Today California held what was called the Great California Shakeout, an annual earthquake preparedness drill where everyone ducks and covers at the appointed time. At 10:20 a.m. PDT sirens rang out and everyone hit the desks. For those who didn’t, Mother Nature provided a different incentive: a real earthquake. Berkeley, near the gar spot headquarters, had a 4.0 magnitude quake around 2:40 p.m. And, as I started typing this around 8:16 p.m. PDT, we had another. The second caused two of my dresser drawers to open up. Such is the way of earthquakes.
In the back drop of this seismic awakening comes yet another spiritual one from Mr. Harold Camping. You may recall my first bit about Mr. Camping a few months ago just before his last prediction that the world was doomed and only the chosen will survive. May 21, 2011. Remember? Didn’t happen. Earth still here. In his original prediction, on the appointed date, all the chosen were to ascended to heaven while the rest of us were to experience five long months of seismic torment before the earth finally imploded on October 21. Well, five long months have passed now, and Mr. Camping is still saying that the world will end on October 21. What happened May 21? Well, he got stuff wrong, he says, but he adds that the end will come “very, very quietly.” So, the world is still doomed and it’s still to happen October 21. If you’re reading this, however, chances are he missed the boat again.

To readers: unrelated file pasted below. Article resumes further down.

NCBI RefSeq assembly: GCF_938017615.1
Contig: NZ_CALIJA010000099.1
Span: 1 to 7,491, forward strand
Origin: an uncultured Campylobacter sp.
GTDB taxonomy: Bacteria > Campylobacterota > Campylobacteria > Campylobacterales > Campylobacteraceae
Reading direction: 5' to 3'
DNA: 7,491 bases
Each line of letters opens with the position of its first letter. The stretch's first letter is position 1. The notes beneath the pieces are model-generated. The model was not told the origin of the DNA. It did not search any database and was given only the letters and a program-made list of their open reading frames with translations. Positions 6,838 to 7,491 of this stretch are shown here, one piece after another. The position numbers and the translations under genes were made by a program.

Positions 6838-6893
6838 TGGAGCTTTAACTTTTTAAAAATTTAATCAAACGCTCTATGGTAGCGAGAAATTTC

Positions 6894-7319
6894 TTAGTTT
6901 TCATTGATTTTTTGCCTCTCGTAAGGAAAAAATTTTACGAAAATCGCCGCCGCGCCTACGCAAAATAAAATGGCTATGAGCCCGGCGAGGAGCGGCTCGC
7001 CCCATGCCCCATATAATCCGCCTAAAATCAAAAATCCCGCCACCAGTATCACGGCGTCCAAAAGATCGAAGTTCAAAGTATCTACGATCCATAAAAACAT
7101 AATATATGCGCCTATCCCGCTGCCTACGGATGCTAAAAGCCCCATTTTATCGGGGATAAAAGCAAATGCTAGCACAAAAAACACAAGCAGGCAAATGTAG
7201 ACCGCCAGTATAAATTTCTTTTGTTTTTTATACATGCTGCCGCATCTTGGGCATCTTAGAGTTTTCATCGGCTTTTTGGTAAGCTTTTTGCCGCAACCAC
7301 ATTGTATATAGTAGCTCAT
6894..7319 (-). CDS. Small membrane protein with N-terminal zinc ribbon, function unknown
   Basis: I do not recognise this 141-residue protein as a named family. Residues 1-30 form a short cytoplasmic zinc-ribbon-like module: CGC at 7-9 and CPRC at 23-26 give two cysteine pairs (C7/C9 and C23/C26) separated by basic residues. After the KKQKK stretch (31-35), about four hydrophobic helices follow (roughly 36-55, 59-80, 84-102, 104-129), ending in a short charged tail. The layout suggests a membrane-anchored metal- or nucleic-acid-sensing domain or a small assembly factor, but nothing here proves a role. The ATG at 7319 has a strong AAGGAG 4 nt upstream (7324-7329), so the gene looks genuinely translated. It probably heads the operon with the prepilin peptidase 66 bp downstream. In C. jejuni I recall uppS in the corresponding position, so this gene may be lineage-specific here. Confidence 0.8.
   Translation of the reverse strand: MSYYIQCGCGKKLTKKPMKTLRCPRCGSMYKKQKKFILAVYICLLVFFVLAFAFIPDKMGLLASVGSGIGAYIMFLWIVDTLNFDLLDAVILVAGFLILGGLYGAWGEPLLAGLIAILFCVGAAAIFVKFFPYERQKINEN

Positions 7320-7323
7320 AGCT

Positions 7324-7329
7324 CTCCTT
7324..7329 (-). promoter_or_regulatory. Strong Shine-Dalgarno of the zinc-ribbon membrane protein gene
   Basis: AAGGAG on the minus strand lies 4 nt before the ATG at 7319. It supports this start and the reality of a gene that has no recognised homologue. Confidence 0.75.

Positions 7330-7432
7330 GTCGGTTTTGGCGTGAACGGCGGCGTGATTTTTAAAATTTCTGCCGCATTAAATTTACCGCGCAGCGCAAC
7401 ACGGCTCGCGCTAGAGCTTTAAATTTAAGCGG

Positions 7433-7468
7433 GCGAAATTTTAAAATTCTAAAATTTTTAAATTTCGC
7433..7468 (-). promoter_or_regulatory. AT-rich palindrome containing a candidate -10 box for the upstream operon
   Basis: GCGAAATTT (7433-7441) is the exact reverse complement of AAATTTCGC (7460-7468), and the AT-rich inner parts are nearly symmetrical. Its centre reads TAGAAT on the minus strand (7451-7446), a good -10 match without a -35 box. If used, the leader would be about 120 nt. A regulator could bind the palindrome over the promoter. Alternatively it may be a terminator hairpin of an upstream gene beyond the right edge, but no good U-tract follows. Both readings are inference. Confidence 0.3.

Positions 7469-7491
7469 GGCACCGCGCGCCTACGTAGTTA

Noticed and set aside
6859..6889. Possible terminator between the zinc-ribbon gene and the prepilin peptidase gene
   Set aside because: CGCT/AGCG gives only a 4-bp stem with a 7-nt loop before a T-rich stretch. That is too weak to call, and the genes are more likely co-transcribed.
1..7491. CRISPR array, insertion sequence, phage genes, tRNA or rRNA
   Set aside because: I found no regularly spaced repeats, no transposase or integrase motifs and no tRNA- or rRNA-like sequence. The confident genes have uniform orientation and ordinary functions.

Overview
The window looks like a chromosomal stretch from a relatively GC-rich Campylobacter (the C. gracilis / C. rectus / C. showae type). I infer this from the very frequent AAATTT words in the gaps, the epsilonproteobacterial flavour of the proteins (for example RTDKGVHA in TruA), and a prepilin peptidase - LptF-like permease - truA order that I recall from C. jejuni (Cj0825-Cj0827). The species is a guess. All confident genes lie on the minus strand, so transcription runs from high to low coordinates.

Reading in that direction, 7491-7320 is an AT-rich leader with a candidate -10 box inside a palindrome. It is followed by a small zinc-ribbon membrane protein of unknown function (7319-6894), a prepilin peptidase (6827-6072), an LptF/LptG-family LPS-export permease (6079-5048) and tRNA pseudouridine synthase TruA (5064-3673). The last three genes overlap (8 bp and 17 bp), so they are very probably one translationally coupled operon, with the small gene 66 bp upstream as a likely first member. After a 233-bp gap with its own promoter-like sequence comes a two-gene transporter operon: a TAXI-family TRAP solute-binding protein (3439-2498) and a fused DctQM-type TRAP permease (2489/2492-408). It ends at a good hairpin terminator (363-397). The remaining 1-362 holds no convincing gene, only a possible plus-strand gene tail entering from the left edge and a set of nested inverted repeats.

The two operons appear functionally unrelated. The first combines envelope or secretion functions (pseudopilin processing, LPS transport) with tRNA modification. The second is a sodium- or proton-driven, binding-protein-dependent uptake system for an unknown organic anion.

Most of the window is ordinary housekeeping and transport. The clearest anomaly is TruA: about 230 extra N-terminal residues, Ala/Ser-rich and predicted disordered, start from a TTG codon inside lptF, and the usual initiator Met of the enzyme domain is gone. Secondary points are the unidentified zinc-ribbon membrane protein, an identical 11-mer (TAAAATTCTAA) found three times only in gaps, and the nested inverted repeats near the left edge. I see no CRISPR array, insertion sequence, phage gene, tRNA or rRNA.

The fates have not been kind to Mr. Camping since his last prediction. In early June, he suffered a stroke which kept him in hospital until September. But despite his great age — he has turned 90 — he is recovering, still active, making new podcasts, and he’s still predicting the end of days. How sad. Perhaps the quakes, which he would have felt at his home in Alameda, gave him encouragement that this time he’s nearer the mark. Well, we did have two quakes at or near 4.0 magnitude in one day, rather uncommon, but not unheard of. Maybe the Bay Area is facing ruination, with many fatalities. Is that something you would wish for, though? I still find it very sad that someone should live to 90 years and yet spend all his time worrying about death. And in any case, we’re just talking about the Bay Area. If we get the Big One tomorrow, the rest of the earth will be just fine. Japan’s horrible quake earlier this year was bigger than anything the shaky Hayward Fault can dish up. Though the quake caused the earth to slowdown a bit and change its axis a hair, it hardly destroyed the planet. Life goes on.
So here’s how I’ll be spending this second doomsday weekend of the year. In addition to activities in my last post (eating, listening to and playing music, time with loved ones), I’ll be putting together an earthquake preparedness kit for home and car. We had stuff here in the house, but I’m sure it’s expired by now. The only sign we should get from earthquakes and other natural disasters is that we live on an active planet that is subject to dish out terrific forces well beyond our control at any time. Our best plan is to be prepared.
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